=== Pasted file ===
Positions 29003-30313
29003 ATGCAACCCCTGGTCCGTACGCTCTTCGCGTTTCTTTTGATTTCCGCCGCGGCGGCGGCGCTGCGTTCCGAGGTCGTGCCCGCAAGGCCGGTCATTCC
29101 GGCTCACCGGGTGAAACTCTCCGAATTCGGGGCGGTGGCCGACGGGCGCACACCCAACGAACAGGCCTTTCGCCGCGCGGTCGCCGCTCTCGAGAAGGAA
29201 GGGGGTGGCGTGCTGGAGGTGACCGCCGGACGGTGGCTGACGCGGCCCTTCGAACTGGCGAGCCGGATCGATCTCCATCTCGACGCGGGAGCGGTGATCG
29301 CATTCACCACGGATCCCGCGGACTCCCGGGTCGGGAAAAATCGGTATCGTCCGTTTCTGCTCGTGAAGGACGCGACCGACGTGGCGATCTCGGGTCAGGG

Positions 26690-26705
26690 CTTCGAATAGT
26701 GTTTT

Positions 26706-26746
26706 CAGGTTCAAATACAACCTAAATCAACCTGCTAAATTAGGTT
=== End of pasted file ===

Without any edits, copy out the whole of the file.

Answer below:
Positions 29003-30313
29003 ATGCAACCCCTGGTCCGTACGCTCTTCGCGTTTCTTTTGATTTCCGCCGCGGCGGCGGCGCTGCGTTCCGAGGTCGTGCCCGCAAGGCCGGTCATTCC
29101 GGCTCACCGGGTGAAACTCTCCGAATTCGGGGCGGTGGCCGACGGGCGCACACCCAACGAACAGGCCTTTCGCCGCGCGGTCGCCGCTCTCGAGAAGGAA
29201 GGGGGTGGCGTGCTGGAGGTGACCGCCGGACGGTGGCTGACGCGGCCCTTCGAACTGGCGAGCCGGATCGATCTCCATCTCGACGCGGGAGCGGTGATCG
29301 CATTCACCACGGATCCCGCGGACTCCCGGGTCGGGAAAAATCGGTATCGTCCGTTTCTGCTCGTGAAGGACGCGACCGACGTGGCGATCTCGGGTCAGGG

Positions 26690-26705
26690 CTTCGAATAGT
26701 GTTTT

Positions 26706-26746
26706 CAGGTTCAAATACAACCTAAATCAACCTGCTAAATTAGGTT